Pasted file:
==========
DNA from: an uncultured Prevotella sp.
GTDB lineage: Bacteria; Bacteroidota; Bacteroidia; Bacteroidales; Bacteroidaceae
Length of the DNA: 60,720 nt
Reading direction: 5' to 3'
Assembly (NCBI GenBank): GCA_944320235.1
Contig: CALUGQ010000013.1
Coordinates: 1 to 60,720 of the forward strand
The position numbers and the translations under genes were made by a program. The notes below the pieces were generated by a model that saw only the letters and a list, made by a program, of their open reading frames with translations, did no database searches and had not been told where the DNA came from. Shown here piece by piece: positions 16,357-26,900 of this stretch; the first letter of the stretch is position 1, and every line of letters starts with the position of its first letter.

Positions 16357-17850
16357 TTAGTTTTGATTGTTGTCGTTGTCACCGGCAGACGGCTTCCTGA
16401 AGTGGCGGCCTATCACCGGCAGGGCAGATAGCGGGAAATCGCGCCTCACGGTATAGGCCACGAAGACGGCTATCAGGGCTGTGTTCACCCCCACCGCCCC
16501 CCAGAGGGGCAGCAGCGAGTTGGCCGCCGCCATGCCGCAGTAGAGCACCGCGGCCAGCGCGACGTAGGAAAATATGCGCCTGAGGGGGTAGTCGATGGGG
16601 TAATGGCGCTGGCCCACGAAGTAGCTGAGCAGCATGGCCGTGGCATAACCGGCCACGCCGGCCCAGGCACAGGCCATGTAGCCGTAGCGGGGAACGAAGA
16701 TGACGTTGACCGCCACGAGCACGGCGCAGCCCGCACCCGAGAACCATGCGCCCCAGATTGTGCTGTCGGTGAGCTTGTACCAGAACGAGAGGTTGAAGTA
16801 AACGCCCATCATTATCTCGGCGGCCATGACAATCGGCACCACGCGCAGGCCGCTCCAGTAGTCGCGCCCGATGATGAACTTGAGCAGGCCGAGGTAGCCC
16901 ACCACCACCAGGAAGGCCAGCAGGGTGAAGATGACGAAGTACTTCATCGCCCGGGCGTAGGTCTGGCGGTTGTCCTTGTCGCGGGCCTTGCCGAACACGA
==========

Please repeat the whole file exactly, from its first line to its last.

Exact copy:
DNA from: an uncultured Prevotella sp.
GTDB lineage: Bacteria; Bacteroidota; Bacteroidia; Bacteroidales; Bacteroidaceae
Length of the DNA: 60,720 nt
Reading direction: 5' to 3'
Assembly (NCBI GenBank): GCA_944320235.1
Contig: CALUGQ010000013.1
Coordinates: 1 to 60,720 of the forward strand
The position numbers and the translations under genes were made by a program. The notes below the pieces were generated by a model that saw only the letters and a list, made by a program, of their open reading frames with translations, did no database searches and had not been told where the DNA came from. Shown here piece by piece: positions 16,357-26,900 of this stretch; the first letter of the stretch is position 1, and every line of letters starts with the position of its first letter.

Positions 16357-17850
16357 TTAGTTTTGATTGTTGTCGTTGTCACCGGCAGACGGCTTCCTGA
16401 AGTGGCGGCCTATCACCGGCAGGGCAGATAGCGGGAAATCGCGCCTCACGGTATAGGCCACGAAGACGGCTATCAGGGCTGTGTTCACCCCCACCGCCCC
16501 CCAGAGGGGCAGCAGCGAGTTGGCCGCCGCCATGCCGCAGTAGAGCACCGCGGCCAGCGCGACGTAGGAAAATATGCGCCTGAGGGGGTAGTCGATGGGG
16601 TAATGGCGCTGGCCCACGAAGTAGCTGAGCAGCATGGCCGTGGCATAACCGGCCACGCCGGCCCAGGCACAGGCCATGTAGCCGTAGCGGGGAACGAAGA
16701 TGACGTTGACCGCCACGAGCACGGCGCAGCCCGCACCCGAGAACCATGCGCCCCAGATTGTGCTGTCGGTGAGCTTGTACCAGAACGAGAGGTTGAAGTA
16801 AACGCCCATCATTATCTCGGCGGCCATGACAATCGGCACCACGCGCAGGCCGCTCCAGTAGTCGCGCCCGATGATGAACTTGAGCAGGCCGAGGTAGCCC
16901 ACCACCACCAGGAAGGCCAGCAGGGTGAAGATGACGAAGTACTTCATCGCCCGGGCGTAGGTCTGGCGGTTGTCCTTGTCGCGGGCCTTGCCGAACACGA